* Japan trade minister wants to visit China in January
* Wants to secure enough rare earth supply for Japan industry
* China has cut export quotas by 35 pct for first half of ‘11
* Japan imported 20,000 tonnes rare earths from China in 2010 (Adds details)
By Risa Maeda
TOKYO, Jan 5 (Reuters) - Japan’s trade minister said he wants to visit China this month to talk to officials there to secure enough rare earths, after the world’s biggest supplier cut export quotas for the minerals used to make a range of high-tech products.
Beijing last month said it would cut its export quotas by 35 percent to 14,446 tonnes for the first half of 2011 versus a year ago, saying it wanted to preserve ample reserves. It also cautioned that it has not decided on the quotas for the second half of the year.
The official China Securities Journal said later on Dec. 31 that Beijing may not announce a second rare earths export quota in 2011. [ID:nRAREEARTH]
“I’d like to make the opportunity to talk to China,” trade minister Akihiro Ohata said at a regular news conference on Wednesday.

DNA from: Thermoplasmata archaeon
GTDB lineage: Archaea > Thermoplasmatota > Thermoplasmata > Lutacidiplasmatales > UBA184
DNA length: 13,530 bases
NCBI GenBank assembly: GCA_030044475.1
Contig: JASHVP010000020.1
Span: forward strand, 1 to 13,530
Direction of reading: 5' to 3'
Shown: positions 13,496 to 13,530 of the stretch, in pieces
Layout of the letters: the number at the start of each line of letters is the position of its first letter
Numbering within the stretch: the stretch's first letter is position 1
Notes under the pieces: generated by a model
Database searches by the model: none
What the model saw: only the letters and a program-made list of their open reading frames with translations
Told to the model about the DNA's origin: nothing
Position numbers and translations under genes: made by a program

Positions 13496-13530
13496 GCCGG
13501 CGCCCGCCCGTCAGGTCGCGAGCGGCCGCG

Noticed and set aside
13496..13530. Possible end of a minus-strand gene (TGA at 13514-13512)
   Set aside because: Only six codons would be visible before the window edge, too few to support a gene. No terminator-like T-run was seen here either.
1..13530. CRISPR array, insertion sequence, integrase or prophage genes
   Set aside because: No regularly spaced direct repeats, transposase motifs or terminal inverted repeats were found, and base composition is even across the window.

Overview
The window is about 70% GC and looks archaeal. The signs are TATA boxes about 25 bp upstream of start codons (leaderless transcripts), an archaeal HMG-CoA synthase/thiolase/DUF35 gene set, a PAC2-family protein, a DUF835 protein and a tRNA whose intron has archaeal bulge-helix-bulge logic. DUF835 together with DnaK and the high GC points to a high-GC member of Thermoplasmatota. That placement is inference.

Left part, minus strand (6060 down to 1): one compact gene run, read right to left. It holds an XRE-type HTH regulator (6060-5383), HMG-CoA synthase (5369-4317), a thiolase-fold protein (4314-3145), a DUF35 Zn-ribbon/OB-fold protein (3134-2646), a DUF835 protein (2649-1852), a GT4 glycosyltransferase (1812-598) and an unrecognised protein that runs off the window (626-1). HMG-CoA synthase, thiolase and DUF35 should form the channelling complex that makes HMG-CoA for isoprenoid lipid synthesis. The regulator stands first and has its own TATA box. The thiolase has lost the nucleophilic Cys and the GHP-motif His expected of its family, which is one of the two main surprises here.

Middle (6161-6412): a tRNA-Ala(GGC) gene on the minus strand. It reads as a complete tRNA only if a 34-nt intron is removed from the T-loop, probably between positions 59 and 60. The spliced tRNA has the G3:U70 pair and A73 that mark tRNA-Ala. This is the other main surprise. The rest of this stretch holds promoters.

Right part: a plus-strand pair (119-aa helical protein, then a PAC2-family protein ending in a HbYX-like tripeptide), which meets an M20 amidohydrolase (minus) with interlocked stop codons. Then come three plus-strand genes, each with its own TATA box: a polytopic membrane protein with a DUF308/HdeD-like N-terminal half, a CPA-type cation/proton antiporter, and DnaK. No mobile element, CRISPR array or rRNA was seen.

Asked when he would do so, Ohata said: “I would say as soon as possible. In other words, I’d like to go before the regular parliament session starts (later this month).”
China produces about 97 percent of the global supply of rare earth minerals, which are vital to make electronics and clean energy technology including computers, wind turbines and electric cars.
Japanese companies have been scrambling to find alternative suppliers of the minerals, including those in the United States, as Beijing steadily reduces export allocations.
Ohata said he thought Japan could secure enough rare earth minerals from China this year if Beijing sets its export quotas for the second half of 2011 at the same level as in the first half, around 15,000 tonnes.
Also, Chinese officials had said in a meeting on rare earths late last year with visiting Japanese trade ministry officials that China does not want to affect industrial activities around the globe, Ohata said.
But Japan needs to make sure it will be able to procure as much rare earth minerals from China as needed, he added.
“I’d like to make sure future supply of rare earths in volume terms for the year of 2011 will not affect the industry here,” Ohata said.
Japan imported about 20,000 tonnes of rare earth minerals from China last year. That was little changed from 2009 even though China cut its annual export quotas to global users by about 20,000 tonnes to 30,259 tonnes in 2010, Ohata said. (Editing by Chris Gallagher)